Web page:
The fledgling residential plug and play solar market got a little more momentum this week thanks to GreenRay, Inc. The Westford, Mass. startup announced that its SunSine 200 AC module, a device that links solar arrays to a home’s electrical system has met the UL 1741 standard, earning the ETL mark from Intertek. So pleased is the firm with its performance, that it’s offering a 20-year warranty when the SunSine 200 goes on sale.
The milestone marks a shift in GreenRay’s operations, according to Miles C. Russell, founder and CEO. “We expect to have product available for delivery starting in October. This has been a long development path, and we owe thanks to many partners who helped us get this far, including the Department of Energy, the MA Clean Energy Center, and our investors, 21Ventures and The Quercus Trust,” he states.
Undoubtedly, GreenRay’s backers will be glad to see some product in the channel, but for the U.S. Department of Energy and MA Clean Energy Center, it will be a test of whether their clean energy investments are paying off. Signs are that they may be on the right track.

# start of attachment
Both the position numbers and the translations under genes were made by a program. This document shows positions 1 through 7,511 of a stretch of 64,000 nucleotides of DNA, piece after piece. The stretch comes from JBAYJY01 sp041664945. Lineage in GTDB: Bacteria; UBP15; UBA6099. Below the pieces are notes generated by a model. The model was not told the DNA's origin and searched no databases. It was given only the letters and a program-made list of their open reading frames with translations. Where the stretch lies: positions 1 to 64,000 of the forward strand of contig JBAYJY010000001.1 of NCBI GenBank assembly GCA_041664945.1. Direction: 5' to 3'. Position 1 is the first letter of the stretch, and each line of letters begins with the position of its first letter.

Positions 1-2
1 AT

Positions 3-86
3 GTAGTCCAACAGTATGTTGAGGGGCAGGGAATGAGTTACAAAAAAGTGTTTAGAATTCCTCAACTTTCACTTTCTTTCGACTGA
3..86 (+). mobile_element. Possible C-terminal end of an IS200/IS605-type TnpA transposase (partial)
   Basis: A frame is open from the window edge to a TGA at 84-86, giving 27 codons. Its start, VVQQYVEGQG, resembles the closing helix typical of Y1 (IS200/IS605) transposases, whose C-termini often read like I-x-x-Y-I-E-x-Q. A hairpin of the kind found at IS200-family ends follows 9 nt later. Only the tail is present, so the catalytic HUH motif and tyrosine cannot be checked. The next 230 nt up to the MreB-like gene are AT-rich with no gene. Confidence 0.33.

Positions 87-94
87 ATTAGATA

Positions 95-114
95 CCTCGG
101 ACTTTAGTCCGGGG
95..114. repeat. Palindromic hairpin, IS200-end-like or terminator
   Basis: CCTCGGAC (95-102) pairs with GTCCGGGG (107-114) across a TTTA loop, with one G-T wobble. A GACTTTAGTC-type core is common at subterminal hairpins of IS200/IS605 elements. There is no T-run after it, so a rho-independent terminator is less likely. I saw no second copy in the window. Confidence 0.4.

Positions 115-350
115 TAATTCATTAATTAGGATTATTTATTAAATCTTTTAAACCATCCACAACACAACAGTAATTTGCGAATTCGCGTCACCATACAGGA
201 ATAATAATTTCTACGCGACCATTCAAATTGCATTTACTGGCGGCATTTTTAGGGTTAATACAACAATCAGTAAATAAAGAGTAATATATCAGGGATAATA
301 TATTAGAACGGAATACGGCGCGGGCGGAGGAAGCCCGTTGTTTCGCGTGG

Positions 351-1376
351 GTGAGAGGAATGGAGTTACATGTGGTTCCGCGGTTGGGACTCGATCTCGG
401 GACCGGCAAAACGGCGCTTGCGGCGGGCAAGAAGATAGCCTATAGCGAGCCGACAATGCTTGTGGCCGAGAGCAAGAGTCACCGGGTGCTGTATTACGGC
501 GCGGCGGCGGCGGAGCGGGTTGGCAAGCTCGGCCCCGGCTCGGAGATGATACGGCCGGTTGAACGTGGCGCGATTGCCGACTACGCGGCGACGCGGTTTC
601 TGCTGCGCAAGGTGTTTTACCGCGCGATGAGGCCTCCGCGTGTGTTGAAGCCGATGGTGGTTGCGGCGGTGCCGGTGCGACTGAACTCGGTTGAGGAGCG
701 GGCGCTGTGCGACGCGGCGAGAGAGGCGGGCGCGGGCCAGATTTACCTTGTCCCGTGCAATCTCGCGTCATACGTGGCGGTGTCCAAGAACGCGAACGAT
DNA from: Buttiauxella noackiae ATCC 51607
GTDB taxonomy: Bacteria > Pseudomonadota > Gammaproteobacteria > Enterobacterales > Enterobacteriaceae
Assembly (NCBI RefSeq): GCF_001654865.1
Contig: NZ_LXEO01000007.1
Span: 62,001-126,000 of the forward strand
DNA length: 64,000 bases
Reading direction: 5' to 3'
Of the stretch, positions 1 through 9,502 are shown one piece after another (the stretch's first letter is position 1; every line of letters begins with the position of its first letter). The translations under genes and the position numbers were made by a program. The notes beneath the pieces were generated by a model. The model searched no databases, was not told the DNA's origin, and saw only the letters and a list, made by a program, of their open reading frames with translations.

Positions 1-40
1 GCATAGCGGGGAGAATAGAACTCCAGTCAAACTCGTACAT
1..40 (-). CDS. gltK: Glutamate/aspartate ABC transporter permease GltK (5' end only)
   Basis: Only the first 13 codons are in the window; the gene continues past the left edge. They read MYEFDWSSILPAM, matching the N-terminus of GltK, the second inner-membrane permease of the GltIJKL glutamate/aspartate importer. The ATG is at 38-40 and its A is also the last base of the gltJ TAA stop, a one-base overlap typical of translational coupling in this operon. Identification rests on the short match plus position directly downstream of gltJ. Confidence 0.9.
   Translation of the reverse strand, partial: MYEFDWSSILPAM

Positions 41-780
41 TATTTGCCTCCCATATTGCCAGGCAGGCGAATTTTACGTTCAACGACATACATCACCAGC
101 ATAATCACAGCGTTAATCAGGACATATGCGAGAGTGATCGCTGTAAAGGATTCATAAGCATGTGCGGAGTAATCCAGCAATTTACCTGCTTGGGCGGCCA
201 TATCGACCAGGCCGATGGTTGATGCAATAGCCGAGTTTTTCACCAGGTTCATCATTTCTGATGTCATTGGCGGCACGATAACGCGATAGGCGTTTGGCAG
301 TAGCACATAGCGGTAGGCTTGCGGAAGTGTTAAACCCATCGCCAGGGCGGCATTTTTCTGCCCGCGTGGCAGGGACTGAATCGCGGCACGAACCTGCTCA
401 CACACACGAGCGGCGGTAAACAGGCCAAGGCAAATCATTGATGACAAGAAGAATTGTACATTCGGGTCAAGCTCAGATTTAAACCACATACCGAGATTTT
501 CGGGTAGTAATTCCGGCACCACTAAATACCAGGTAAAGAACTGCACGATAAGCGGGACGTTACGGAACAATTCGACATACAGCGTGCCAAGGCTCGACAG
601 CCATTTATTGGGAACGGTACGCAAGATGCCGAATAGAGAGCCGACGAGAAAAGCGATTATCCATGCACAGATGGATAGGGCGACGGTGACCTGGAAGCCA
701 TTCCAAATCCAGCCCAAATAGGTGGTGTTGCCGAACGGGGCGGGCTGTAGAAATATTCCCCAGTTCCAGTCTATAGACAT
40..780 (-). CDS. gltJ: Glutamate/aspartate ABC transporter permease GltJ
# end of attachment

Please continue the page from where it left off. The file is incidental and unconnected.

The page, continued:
Why are solar panels a relatively rare sight on residential rooftops? High costs. But lately, there’s been an effort to market easy-to-install solar systems that reduce complexity and drastically cut installation costs. To tackle the cost side of the equation, 1BOG, which uses a group purchasing and financing to lower costs for individual homeowners, has been steadily branching out across the country. Costco and Lowe’s are considering carrying Clarian’s plug and play solar system next year. Sunfish has been making waves with its Lego-style approach to building up solar capacity.
Image credit: GreenRay
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